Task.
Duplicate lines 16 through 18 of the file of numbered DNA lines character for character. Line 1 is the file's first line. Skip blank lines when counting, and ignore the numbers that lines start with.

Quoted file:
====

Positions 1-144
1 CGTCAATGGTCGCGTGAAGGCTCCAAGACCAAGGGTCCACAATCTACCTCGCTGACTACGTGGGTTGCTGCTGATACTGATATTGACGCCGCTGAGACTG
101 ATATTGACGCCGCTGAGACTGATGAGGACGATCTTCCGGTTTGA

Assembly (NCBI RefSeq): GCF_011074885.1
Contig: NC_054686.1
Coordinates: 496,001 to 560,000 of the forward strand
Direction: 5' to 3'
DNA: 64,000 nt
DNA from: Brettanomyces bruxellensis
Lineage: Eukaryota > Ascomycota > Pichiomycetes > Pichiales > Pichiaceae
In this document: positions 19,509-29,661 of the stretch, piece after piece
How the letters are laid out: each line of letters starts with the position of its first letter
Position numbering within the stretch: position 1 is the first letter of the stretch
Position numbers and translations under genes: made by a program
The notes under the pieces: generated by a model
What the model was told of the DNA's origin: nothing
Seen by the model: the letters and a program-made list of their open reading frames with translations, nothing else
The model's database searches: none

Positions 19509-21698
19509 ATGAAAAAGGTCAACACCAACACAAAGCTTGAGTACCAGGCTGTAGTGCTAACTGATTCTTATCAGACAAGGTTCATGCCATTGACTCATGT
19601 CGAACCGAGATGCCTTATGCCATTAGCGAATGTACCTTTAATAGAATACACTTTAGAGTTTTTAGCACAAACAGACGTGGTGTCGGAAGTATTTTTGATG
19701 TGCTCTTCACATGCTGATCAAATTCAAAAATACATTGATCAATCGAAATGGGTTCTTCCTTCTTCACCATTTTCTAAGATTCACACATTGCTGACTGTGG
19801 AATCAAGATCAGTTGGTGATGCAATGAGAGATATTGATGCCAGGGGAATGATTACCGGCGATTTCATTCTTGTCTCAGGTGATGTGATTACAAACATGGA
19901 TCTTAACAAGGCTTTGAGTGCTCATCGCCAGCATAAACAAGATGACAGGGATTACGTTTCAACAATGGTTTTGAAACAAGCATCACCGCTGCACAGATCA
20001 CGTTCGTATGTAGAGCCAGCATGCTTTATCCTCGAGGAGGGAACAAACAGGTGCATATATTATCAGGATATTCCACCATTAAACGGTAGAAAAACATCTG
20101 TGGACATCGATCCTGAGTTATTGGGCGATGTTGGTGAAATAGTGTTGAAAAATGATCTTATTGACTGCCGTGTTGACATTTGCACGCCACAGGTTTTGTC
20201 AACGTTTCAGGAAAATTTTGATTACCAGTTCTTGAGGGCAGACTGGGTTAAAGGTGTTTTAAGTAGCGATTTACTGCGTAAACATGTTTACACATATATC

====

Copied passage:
What the model was told of the DNA's origin: nothing
Seen by the model: the letters and a program-made list of their open reading frames with translations, nothing else
The model's database searches: none